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Old Apr 1, 2006, 10:16 AM   #11
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rey wrote:
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My other question is this: Are the markings or notches on the polarizer supposed to line up with the angle of the sunlight or are they delineating the axis at which the polarization is strongest, meaning the markings should be lined up at 90 degree angle to the sun.
I'm new to DSLR so this question might not make sense, why are you using a linear polarizer? I thought for dSLR you have to use circular polarizer, otherwise metering and focusing gets all messed up?


I have had the linear polarizer before. I had gotten it for my Panasonic FZ30 which I still use. So I tried it on the KM5D and it worked. I know that cirular is recommended, but if the focusing works (or I can use manual focus since most of the subjects I am going to shoot with the polarizer are stationary anyway, such as landscaptes), why spend more money. On the other hand, I will need to get a couple of CP's for the different lens filter sizes that I now have. Will post some comparisons when I have them.
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Old Apr 1, 2006, 4:13 PM   #12
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mdrums You get the best sky/cloud contrast when it is the darkest. You are getting no polarizing effect at all when it is lightest.

If you boat you surely have polarized sunglasses. Tilt your head until you get the best effect from the glasses and set the polarizer at the same angle.

I find it so easy to select the sky in Photoshop and get whatever effect I want that I don't use a polarizer much anymore except for reflections. It does a nice job on the water sometimes.

I don't find that stabilization helps much for boat motion. You would probably do best turning it off for panning with the fighters.

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Old Apr 2, 2006, 7:41 AM   #13
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I did much better today with out the polarizer and being on stable ground helped.
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Old Apr 2, 2006, 7:43 AM   #14
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Here is a shot from the St. Pete Grand Prix...again no polarizer and no photoshop just a quick crop and downsize.
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Old Apr 2, 2006, 7:44 AM   #15
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Here is the pole sitter for todays Indy race...Dario Franchetti
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Old Apr 2, 2006, 10:29 PM   #16
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News Flash! My linear polarizer works perfectly fine on my KM Maxxum 5D. The camera focuses swiftly and accurately with it. So, I see no need to get a circular one, regardless of what people might say.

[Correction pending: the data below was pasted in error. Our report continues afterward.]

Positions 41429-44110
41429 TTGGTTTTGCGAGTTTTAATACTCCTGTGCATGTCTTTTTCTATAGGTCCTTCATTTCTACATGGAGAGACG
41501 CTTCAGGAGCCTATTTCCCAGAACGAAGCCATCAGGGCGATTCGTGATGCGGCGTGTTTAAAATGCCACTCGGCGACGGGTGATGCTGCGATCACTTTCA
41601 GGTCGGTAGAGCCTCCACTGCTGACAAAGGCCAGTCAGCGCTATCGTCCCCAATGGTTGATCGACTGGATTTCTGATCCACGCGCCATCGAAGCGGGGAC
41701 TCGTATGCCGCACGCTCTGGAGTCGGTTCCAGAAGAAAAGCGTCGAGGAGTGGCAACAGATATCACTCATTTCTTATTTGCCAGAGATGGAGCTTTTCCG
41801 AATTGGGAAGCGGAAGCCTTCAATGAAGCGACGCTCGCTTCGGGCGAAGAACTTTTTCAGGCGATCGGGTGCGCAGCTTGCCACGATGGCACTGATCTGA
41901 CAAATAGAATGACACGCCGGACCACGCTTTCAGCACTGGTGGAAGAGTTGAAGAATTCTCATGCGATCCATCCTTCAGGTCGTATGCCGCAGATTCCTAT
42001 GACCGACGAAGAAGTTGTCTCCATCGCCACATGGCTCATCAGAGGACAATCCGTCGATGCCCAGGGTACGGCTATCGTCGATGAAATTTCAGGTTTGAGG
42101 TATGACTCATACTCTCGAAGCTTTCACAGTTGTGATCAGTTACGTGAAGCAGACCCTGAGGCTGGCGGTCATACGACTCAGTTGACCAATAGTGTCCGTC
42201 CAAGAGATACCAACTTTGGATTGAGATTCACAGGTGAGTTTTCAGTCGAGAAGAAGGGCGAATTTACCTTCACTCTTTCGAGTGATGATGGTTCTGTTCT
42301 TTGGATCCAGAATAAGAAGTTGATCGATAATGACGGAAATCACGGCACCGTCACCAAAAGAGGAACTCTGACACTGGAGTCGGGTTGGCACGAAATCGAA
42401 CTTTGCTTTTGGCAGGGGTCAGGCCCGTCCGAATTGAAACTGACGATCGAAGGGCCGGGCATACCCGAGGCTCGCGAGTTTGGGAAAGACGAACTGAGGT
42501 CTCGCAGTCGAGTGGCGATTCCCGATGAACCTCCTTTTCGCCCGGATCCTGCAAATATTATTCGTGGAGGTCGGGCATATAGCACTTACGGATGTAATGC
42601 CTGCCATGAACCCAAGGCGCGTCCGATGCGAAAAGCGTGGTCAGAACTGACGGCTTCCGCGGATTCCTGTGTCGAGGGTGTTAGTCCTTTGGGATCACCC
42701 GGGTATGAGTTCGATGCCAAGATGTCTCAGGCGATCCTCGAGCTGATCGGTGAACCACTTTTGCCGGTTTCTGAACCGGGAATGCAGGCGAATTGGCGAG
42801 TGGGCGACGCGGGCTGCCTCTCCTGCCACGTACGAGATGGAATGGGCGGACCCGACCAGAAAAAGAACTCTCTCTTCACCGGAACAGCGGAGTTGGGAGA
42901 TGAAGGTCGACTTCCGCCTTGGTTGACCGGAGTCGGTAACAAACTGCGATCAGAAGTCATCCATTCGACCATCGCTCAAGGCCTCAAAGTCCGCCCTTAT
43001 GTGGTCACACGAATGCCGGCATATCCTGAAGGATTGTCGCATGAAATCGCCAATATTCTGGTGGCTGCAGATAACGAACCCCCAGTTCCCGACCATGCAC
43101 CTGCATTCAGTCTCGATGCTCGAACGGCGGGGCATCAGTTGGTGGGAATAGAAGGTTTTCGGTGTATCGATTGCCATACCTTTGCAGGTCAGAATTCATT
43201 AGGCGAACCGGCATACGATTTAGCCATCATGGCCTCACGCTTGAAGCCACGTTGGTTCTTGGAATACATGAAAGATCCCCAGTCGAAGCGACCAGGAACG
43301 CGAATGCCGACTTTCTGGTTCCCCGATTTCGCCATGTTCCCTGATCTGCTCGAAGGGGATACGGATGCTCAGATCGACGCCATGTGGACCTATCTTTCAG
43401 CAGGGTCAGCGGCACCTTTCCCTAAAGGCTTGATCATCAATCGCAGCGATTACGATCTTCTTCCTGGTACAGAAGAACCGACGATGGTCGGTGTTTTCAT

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Old Apr 17, 2006, 8:51 AM   #17
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Thanks to your 'thumb-pointer finger' rule, I was able to pull the rainbow out of the mist at Niagara Falls with my circular polarizer.
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Old Apr 22, 2006, 9:11 PM   #18
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Very nice photo - love the rainbow.

On the subject of the jets and racecars and polarizers- you do lose a certain amount of light so your shutter speed would have to be slower to compensate. Probably better to not to use one with such high speed subjects, unless you have a really fast lens (and then you lose DOF - sounds like too many compromises to me). I think I heard you lose one or 2 stops but I don't really know. I suppose you would lose more with a linear polarizer than you would with a circular - the one experience I've had comparing the two, the linear was darker than the circular (though the CP I had was a poor one).
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Old May 18, 2006, 11:48 PM   #19
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mtngal wrote:
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Linear polarizers only affect some through the lens auto focus systems, not metering sytems. I have an old one that works very well with my Pentax *ist DS and a 50 mm 1.7 lens, a manual focus lens.

When I was first asking about a polarizer, someone told me to have the sun off my shoulder for getting maximum effect. That works out to the same 90 degrees from the sun, but is easier for me to use that as a quick reference when I'm actually taking pictures.

I like this method. It sound simple/easier .. or Can I use view finder to turn this CP filter till no more glaringmeaning Ialready got maximum 90 degress from the sun ?
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Old May 19, 2006, 1:08 PM   #20
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Yes, you want to point the camera at a reflective surface, such as a car windshield and rotate it to the point where you get the least reflection, or point it at the sky and rotate it until you have the darkest, richest blue tone. That way you adjust the polarizer to its maximum effectiveness.
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